What makes the books and the tv show so irresistible are the great characters. And, in the tv version, the cast is absolutely up to it. Lepore says Jackson Lamb (played by Gary Oldman, who makes Colombo look like a fashion plate) is “an old joe who’s straight out of Dickens, if Dickens had ever invented a character who used the word ‘twat’ all the time.” A decade ago, Oldman received an Academy Award nomination for his portrayal of George Smiley in le Carré’s Tinker, Tailor, Soldier, Spy. According to Lepore, Oldman believes Jackson Lamb “is Smiley if everything had gone wrong, although arguably, everything has.” In the age of Brexit, she says, Lamb is like Britain—“angry, embarrassed, and coming apart at the seams.”

If you’ve missed the books or tv series so far, do yourself a favor and get acquainted. And don’t miss the show’s theme music sung by Herron fan Mick Jagger. Just the right notes of discord and the impression everything is going off the rails.

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Death of a Salesman

Having missed the opportunity to see a performance of Death of a Salesman in Portuguese last spring in Lisbon (I’m kidding), we eagerly bought tickets for the current Broadway version. It stars Wendell Pierce as Willie Loman and Sharon D Clarke as his wife, Linda. Both could not be better and gave affecting, memorable performances. Pierce was nominated for an Olivier award for his performance in a London production of the play.

I know I’ve seen this play several times, including when I was much younger, possibly even as a college student, as Arthur Miller had roots in Ann Arbor. The current version at the Hudson Theater offers whole new vistas of meaning for me now. I remember it being talky and, frankly, a little dull, but it shimmers with life in this version, almost as much as Willie shakes trying to pull his thoughts together. The themes of life disappointments, deluded parenting, and coming to the end of a road, all mean more to the older me, I suppose.

The New Yorker review wasn’t wild about the performances of Khris Davis as Biff Loman and McKinley Belcher III as his brother, Happy, young men in their late twenties. I found them energetic and mesmerizing. They carry out the stylized movements signaling events from their teens with verve. André De Shields appears as the ghost of Ben, haunting his younger brother Willie with his tales of brilliant success in “the diamond mines.” His mantra that all it took was hard work is a lesson that has failed Willie.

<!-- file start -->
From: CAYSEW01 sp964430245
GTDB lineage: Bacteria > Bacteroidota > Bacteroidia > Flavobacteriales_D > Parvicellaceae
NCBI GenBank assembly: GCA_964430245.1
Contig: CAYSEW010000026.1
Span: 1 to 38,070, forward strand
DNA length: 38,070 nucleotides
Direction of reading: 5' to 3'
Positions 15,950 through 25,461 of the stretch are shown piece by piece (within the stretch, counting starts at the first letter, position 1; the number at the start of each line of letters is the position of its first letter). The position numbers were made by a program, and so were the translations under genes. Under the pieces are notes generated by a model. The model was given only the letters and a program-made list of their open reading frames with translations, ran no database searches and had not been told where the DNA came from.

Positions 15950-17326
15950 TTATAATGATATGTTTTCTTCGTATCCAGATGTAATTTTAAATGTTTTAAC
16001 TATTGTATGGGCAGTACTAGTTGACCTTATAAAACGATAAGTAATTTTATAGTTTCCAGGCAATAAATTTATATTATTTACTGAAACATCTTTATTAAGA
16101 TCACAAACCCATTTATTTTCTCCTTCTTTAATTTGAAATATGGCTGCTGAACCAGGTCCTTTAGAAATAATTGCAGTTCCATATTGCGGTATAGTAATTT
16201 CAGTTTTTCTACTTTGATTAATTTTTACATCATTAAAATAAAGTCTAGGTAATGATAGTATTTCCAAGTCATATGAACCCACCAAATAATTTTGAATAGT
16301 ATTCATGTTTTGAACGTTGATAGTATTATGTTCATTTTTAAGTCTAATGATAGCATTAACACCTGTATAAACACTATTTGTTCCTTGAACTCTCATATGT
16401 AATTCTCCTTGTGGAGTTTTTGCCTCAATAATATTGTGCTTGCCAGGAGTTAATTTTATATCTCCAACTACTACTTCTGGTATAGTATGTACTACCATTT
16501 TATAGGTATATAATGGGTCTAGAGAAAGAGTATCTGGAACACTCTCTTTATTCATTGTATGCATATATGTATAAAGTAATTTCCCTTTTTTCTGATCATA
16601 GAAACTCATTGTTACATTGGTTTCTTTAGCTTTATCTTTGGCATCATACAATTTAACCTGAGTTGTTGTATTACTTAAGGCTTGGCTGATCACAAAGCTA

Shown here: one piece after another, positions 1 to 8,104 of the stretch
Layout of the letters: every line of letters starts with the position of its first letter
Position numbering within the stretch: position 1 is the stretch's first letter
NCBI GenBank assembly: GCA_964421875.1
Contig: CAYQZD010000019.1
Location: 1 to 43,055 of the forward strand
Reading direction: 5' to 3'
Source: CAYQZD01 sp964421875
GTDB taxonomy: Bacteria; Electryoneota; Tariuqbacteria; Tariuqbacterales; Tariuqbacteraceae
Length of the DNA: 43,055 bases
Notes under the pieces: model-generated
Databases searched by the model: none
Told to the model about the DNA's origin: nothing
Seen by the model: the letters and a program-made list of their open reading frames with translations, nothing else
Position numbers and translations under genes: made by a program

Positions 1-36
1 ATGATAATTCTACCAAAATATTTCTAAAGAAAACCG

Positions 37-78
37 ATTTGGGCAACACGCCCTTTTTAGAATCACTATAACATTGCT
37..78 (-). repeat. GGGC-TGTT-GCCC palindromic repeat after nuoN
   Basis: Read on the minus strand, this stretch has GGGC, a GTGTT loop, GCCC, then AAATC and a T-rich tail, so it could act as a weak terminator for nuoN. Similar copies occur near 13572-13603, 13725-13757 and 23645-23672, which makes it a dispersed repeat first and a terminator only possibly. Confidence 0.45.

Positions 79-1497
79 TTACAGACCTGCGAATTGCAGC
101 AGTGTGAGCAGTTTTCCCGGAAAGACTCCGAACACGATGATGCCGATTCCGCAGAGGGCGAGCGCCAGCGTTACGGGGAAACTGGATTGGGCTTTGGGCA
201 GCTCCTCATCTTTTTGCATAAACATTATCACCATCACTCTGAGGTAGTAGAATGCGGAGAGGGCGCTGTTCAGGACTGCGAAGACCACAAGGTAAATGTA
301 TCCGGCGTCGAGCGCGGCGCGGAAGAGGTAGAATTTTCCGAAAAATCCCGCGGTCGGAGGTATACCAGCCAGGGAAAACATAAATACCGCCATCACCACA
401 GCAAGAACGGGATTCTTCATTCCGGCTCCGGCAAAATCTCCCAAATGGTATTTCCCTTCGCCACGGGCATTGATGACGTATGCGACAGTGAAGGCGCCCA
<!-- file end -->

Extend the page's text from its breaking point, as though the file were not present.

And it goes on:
Director Miranda Cromwell has subtly updated the production of this 70-plus-year-old gem. There are a few references to its original era, but you don’t feel trapped in a time capsule. Plus, it fits the Black cast so well, you may think the Lomans should have been cast with Black actors all along. Certainly, some ways in which Willie is treated become freighted with new meanings.

So glad I saw it; you will be too!

Indelible Film Memories

The creative partnership between Martin Scorsese and Robert DeNiro has produced some of the most memorable cinema of the last half-century. From Mean Streets (1973) to Raging Bull (1980) to The Irishman (2019), their movies “can be hard to watch and hard to shake off,” said film historian Max Alvarez. Alvarez presented his survey “DeNiro and Scorsese: An Intense Collaboration” last week as part of New Plaza Cinema’s highly entertaining lecture series.

Scorsese, a born New Yorker, grew up in Little Italy in a family where all four of his grandparents were immigrants from near Palermo, Sicily. Scorsese wasn’t a particularly good student, but he was fascinated by the movies. He has said the only college he could get into was NYU, where he eventually attended the Tisch School of the Arts. There, he started making short films, and his first feature-length film—1967’s Who’s That Knocking on My Door—signaled the start of another long-time collaboration, this one with Harvey Keitel.

Robert DeNiro, also a lifelong New Yorker, has a more ethnically diverse background. He was the only child of two artists, who separated when he was two. He grew up in the Greenwich Village and Little Italy neighborhoods, in what Alvarez called a “cultured and cultivated household.” He was sent to private schools and knew many artists of all types, who were friends of his parents, including Anaïs Nin, Tennessee Williams, and Henry Miller. He began studying acting in high school and went on to study at the Stella Adler school.